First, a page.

World Ocean Day in Indonesia (ANSA)

By Thaddeus Jones

June 9 2022

On World Oceans Day, the Pontifical Academy of Sciences holds a one-day workshop gathering experts from around the world to share ideas and solutions on how to save the world’s oceans, essential for the livelihood and survival of humanity.

On 8 June, World Oceans Day, which aims to sensitize citizens around the world to the importance of safeguarding the world’s seas, experts are gathered in the Vatican for a one-day conference on the health of the seas and oceans and their role in the present and future of humanity.

Organized by the Pontifical Academy of Sciences in collaboration with Italy’s Stazione Zoologica Anton Dohrn research institute, the meeting aims to share ideas and possible solutions to save the world’s oceans, as well as to contribute to the United Nations Decade of Ocean Science for Sustainable Development (2021-2030).

Sounding the alarm

The Pontifical Academy of Sciences warns that we are living in an “unprecedented period in the history of humanity for the potential impacts on the quality of our lives.”

The human impact on the world’s seas and oceans is felt more than ever today, the Academy warns, and will continue to grow as the world population rises to an estimated 11 billion people by the end of the century.

For this reason, plans and sustainable practices must be implemented as soon as possible to guarantee global health, the nutrition of the planet, the production of renewable energy, and mineral resources that the world’s oceans provide.

The UN Decade for Ocean Science for Sustainability began in 2021 and aims to meet the sustainable development goals of the UN Agenda 2030, inspired by Pope Francis’ encyclical Laudato si’ and outlined by world leaders in agreements at the Paris climate summit in 2015.

Working together

The one day meeting at the Vatican is examining the current state of the world’s seas and oceans, how they sustain humanity now and can in the future, how to protect this universal  but limited common good, and how the scientific community and global institutions can work together for the good of all. 

Speaking at the meeting are marine biologists, ocean scientists, economists, cultural and religious leaders, as well as representatives of global institutions involved in managing or legislating in these areas.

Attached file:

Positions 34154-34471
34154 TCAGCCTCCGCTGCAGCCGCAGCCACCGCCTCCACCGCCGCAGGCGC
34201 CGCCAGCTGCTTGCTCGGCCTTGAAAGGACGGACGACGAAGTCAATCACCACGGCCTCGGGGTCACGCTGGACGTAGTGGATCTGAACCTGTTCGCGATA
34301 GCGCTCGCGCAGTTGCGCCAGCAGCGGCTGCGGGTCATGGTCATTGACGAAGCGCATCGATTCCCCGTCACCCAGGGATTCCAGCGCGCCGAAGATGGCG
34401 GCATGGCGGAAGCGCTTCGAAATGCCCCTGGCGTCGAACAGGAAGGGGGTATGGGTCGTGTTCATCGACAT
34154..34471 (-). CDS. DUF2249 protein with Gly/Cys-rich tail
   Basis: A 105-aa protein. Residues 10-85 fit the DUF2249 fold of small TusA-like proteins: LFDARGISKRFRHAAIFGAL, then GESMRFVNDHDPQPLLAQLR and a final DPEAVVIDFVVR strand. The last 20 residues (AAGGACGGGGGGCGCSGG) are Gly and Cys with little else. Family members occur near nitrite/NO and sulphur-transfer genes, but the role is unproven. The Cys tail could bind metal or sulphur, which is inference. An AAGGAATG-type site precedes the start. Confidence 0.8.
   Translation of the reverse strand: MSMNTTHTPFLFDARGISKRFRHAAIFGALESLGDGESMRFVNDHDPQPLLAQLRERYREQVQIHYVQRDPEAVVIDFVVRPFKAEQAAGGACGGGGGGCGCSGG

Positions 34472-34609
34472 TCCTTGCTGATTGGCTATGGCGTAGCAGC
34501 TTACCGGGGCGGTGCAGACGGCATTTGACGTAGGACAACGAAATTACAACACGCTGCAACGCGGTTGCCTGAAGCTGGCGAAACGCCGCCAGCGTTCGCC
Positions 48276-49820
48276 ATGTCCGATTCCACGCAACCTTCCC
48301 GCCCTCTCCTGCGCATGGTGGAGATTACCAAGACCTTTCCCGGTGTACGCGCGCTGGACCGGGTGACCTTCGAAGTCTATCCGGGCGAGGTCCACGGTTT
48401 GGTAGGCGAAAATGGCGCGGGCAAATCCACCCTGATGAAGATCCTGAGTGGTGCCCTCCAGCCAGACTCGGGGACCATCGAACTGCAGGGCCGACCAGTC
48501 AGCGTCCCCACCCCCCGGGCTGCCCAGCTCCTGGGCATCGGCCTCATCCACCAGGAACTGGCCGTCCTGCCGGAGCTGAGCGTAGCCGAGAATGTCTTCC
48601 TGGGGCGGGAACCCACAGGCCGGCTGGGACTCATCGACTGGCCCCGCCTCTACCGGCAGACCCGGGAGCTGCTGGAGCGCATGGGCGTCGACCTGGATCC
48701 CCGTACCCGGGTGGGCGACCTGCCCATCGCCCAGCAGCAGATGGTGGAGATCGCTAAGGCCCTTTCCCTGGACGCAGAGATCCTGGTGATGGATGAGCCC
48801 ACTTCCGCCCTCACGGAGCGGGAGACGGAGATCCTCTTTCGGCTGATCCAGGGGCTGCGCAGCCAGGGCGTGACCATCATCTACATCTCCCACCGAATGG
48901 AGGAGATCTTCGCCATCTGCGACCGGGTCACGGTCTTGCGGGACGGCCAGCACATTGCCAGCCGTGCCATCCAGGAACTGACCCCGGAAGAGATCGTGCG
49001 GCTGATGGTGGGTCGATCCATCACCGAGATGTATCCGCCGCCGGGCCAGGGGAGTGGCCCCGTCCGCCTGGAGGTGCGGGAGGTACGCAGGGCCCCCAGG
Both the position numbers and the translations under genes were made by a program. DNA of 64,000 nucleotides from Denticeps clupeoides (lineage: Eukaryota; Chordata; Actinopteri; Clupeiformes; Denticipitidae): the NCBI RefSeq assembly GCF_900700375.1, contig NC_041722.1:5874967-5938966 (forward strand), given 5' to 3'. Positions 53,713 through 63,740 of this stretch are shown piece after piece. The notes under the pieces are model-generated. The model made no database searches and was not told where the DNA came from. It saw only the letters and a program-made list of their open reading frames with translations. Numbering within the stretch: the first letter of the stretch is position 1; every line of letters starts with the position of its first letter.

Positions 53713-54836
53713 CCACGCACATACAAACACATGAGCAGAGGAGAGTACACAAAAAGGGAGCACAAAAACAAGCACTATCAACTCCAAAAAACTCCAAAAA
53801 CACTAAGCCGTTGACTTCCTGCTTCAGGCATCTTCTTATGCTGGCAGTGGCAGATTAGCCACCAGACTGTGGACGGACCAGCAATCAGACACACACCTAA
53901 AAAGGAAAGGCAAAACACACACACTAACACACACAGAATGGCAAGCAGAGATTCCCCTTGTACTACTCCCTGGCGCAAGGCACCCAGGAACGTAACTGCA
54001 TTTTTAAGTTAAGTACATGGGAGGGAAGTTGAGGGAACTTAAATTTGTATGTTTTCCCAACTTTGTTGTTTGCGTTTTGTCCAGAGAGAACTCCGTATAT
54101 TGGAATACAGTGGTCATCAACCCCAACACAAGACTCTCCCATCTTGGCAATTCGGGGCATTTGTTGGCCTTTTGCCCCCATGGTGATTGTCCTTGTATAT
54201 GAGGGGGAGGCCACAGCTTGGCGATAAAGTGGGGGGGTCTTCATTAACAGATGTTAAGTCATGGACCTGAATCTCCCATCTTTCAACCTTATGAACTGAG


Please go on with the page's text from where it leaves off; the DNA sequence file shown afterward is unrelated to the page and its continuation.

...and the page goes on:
Cooperation essential for survival

Professor Joachim von Braun, President of the Pontifical Academy of Sciences, warns that our oceans are in “deep trouble,” due to pollution, fish exploitation and depletion, and damage to coastal areas.

As a global expert in economic and technological change and a professor at the University of Bonn, Germany, Professor von Braun says it is “absolutely essential that countries cooperate,” and overcome operating independently which has led to depleting and harming the oceans in ways that put their and our own futures at risk. He says this includes establishing binding rules regulating the utilization of ocean waters, fisheries, ocean grounds, and mining. 

Pope Francis has said that “it is not possible to live healthily in a sick world.”

The Pontifical Academy of Sciences adds that all humanity must work for sustainable growth in the use of sea resources, which are under great stress from due to the human impact on the environment, especially affecting the world’s poorest.

“It should be a priority for everyone to try to understand, protect and learn more about the sea and oceans…Seas and oceans will be a key theme in the international politics and national agendas of the future and more cooperation among countries is needed for a higher and more universal noble purpose that will impact the lives of our children and grandchildren. (Pontifical Academy of Sciences)”

Vatican News